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Bumpy road ahead for Champions League

Published: Tuesday, June 10, 2008, 3:35 [IST]
 
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London: Many in cricketing fraternity were expecting to see some operational issues when Cricket Australia decided to form a Twenty20 league, which will see top-two domestic teams from top cricket-playing countries lock horns for Champions League title.

The Twenty20 bashers--who can be called as purists as well, who hate the ultra abridged version of the game--got a happy news as English counties reveled that they are in no mood to oblige BCCI vice president Lalit Modi's diktat and leave out players who have been part of the Zee Sports-owned Indian Cricket League (ICL).

Modi warned the counties that teams with ICL players could be ousted from the 2.5 million pound tourney starting on late September and the clubs are ready to challenge Modi's warning.

A spokesman of Lancashire, which has ICL player Lou Vincent in the ranks, told The Times that in absence of any clear instructions from the England and Wales Cricket Board (ECB), the position was quite unclear.

"If it is upto Cricket Australia to come up with rules and regulations, then maybe they would like to get a wiggle on because this thing is about to start. Our priority is winning the Twenty20 Cup, which means picking our strongest team, including ICL players," he said.

"If we get to the final, it will be up to the tournament organisers whether we play in the Champions League. If they do not want to see Andrew Flintoff and James Anderson out there, that is up to them," he said rather sternly.

Of the counties, only Essex, Middlesex and Somerset don't have any ICL players in their ranks and Modi has already thundered that teams with 'rebel' cricketers would be ousted from the tournament and no exceptions would be made for anyone.

Modi's warning has created a dilemma in county cricket, which features more than 20 such rebel players, including Justin Kemp (Kent), Murray Goodwin (Sussex), Andre Adams (Nottinghamshire), Dale Benkenstein (Durham) and Stuart Law (Lancashire).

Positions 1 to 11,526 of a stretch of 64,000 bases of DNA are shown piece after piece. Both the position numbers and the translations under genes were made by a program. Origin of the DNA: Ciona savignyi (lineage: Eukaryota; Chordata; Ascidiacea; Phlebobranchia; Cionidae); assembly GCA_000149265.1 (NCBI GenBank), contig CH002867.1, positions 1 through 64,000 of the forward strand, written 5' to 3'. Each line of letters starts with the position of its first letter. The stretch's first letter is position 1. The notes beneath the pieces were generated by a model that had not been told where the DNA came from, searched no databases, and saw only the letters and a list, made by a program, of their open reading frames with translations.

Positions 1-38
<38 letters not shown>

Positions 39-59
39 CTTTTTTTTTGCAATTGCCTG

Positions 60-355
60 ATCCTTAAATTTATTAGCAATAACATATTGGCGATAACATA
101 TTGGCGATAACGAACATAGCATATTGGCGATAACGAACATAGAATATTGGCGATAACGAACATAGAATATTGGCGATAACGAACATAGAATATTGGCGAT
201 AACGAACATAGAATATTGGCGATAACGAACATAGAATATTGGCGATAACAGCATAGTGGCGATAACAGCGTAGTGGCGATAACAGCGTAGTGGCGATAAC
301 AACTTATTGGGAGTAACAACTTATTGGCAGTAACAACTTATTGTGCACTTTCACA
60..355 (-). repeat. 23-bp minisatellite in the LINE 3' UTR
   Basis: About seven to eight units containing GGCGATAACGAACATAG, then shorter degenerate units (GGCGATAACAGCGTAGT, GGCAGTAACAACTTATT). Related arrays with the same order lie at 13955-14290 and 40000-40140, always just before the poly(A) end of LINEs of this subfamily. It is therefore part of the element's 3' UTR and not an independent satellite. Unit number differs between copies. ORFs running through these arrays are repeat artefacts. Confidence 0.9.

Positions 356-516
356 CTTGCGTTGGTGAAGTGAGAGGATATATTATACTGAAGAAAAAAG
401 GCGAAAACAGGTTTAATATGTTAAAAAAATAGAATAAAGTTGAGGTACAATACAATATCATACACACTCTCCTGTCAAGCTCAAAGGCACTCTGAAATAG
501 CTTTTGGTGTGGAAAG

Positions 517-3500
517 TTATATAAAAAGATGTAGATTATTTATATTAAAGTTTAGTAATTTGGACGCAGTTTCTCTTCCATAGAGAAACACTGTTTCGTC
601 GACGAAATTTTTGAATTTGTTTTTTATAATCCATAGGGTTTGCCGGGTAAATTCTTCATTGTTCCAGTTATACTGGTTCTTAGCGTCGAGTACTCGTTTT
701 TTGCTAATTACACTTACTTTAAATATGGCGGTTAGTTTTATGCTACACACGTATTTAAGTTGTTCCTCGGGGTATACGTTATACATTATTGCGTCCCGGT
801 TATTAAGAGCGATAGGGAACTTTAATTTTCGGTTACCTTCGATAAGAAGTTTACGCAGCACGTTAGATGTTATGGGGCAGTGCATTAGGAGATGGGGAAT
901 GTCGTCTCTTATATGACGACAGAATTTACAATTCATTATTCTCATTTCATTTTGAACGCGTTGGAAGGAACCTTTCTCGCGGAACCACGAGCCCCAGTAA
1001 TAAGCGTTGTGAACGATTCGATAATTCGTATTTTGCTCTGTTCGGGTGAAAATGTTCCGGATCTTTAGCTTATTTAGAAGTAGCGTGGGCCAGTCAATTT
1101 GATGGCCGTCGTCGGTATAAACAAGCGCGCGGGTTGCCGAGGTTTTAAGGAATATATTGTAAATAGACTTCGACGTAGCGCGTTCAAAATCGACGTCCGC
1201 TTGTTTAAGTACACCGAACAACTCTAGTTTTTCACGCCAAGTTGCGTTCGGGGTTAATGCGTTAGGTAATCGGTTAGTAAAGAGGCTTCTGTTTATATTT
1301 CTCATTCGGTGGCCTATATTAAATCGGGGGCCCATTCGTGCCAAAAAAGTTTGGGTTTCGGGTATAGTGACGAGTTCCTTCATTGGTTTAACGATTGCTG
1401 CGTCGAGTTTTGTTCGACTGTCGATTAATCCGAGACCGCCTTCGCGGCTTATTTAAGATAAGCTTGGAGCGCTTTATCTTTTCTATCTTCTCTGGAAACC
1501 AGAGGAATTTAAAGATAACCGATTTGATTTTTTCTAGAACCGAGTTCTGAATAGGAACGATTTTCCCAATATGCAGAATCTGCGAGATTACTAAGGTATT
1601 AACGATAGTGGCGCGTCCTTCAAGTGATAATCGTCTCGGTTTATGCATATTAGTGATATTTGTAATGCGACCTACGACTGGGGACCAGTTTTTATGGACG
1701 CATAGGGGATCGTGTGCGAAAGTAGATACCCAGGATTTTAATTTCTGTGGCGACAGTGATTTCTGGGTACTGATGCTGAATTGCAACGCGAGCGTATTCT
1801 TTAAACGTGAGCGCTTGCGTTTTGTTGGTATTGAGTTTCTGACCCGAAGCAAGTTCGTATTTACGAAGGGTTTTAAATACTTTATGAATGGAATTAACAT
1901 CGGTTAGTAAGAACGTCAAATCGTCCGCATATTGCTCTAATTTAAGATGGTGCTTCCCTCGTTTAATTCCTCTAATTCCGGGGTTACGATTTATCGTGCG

One county chief executive was quite upset with ECB not clearing the air.

"You do not get guidance from the ECB, you get veiled threats in ambiguous statements," he grumbled.

ECB, meanwhile, maintained that Cricket Australia would draft the rules and regulations for the tournament and chairman Giles Clarke said counties should not have any dilemma about 'rebel' cricketers.

"It is entirely a matter for them how they pick their sides. We have explained things at length in a previous communique and there has been very clear correspondence from David Collier (the ECB chief executive)," he said.

Nottinghamshire director of cricket Mick Newell sounded in a bellicose mood and said, "I cannot believe that 15 counties will come to an agreement not to play ICL guys. We will pick our best team and get on with it."

Gus Mackay too had similar views and the Sussex chief executive said, "Unless we hear otherwise we will go out there to win the tournament with our strongest team."

Equally defiant was Durham chief executive David Harker. "Dale Benkenstein will be playing for us unless we are told explicitly that he must not. So far, we have not heard that," he asserted.

Agencies

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